This research was a qualitative doctoral project which comprised interviews with 25 participants in two universities. Lecturers from multiple disciplines were interviewed about their teaching approaches with digital technologies and the rationale behind their practices.
Rhizome theory (Deleuze & Guattari 1987) was employed as a theoretical framework for the research. Rhizome theory takes knowledge, amongst other things, to be dynamic, highly connected and non-hierarchical. The research uses this lens to view lecturers and their use of digital technologies in order to shed light on previously untheorised practices.
Initial findings indicate a leading role for folk pedagogies (Olson & Bruner 1996) and strong, but divergent, orthodoxies about what constitutes ‘best practice’ in using digital technologies. The purposes for which lecturers use technology is highly connected to their beliefs about learning, and in particular to their conceptions of knowledge and their role in teaching that knowledge.
The aims of this presentation will be to discuss the findings related to links between theory and practice. The session will be of interest to anyone who wishes to reflect on the connection theory may have to their own or others’ practices with learning technologies.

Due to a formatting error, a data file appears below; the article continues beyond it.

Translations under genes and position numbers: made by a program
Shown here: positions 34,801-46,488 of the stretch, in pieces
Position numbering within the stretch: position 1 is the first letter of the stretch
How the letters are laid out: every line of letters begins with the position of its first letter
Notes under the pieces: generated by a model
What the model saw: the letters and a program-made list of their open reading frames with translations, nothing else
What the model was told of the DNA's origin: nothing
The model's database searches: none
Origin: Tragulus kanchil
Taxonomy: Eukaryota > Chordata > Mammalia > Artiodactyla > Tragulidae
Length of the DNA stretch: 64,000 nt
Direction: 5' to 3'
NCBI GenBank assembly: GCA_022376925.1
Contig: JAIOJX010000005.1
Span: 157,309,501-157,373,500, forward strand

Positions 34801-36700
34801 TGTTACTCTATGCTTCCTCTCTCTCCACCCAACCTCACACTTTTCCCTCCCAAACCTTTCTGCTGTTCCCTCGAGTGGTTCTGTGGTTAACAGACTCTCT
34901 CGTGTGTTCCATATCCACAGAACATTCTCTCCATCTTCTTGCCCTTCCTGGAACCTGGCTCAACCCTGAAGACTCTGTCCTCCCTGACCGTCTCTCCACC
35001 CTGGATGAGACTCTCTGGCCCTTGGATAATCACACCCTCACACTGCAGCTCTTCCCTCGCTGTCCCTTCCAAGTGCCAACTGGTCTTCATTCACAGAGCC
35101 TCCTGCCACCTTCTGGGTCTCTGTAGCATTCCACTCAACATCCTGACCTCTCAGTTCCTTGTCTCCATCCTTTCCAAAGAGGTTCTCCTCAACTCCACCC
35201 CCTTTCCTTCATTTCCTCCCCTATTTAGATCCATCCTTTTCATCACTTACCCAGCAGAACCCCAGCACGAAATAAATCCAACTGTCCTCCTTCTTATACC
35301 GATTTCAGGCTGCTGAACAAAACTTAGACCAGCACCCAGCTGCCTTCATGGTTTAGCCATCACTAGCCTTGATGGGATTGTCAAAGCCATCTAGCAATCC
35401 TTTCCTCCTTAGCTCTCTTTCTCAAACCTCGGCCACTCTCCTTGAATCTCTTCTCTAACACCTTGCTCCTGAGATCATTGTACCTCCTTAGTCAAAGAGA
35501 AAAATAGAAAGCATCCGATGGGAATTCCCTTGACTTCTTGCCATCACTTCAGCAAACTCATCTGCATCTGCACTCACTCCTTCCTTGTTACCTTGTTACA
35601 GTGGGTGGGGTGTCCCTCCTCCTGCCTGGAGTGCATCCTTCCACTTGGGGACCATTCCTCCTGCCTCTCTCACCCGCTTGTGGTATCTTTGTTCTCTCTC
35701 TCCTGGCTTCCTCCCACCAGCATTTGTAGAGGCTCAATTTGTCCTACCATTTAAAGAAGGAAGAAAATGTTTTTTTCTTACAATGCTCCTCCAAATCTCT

As a qualitative study, this project has rich data but limited participant numbers. As such, findings are presented as ‘snap shots’ of current beliefs and practices of a selection of lecturers and are not intended to be generalizable.
Through forging links between theory and practice, this research aims to provide pragmatic recommendations to be taken forward, not just by other researchers, but also by lecturers, those who support lecturers and senior staff in higher education. Thus a positive impact on student learning will be attained through greater understanding and transparency of purpose when digital technologies are employed for teaching and learning in universities.
Deleuze, G. & Guattari, F., 1987. A Thousand Plateaus: Capitalism and Schizophrenia, Minneapolis: University of Minnesota Press.
Howard, S. & Maton, K., 2011. Theorising knowledge practices: a missing piece of the educational technology puzzle. Research in Learning Technology, 19(3), pp.191–206.
Olson, D.R. & Bruner., J.S., 1996. Folk psychology and folk pedagogy. In The handbook of education and human development. pp. 9–27.
Tight, M., 2012. Researching Higher Education, Maidenhead: SRHE and Open University Press.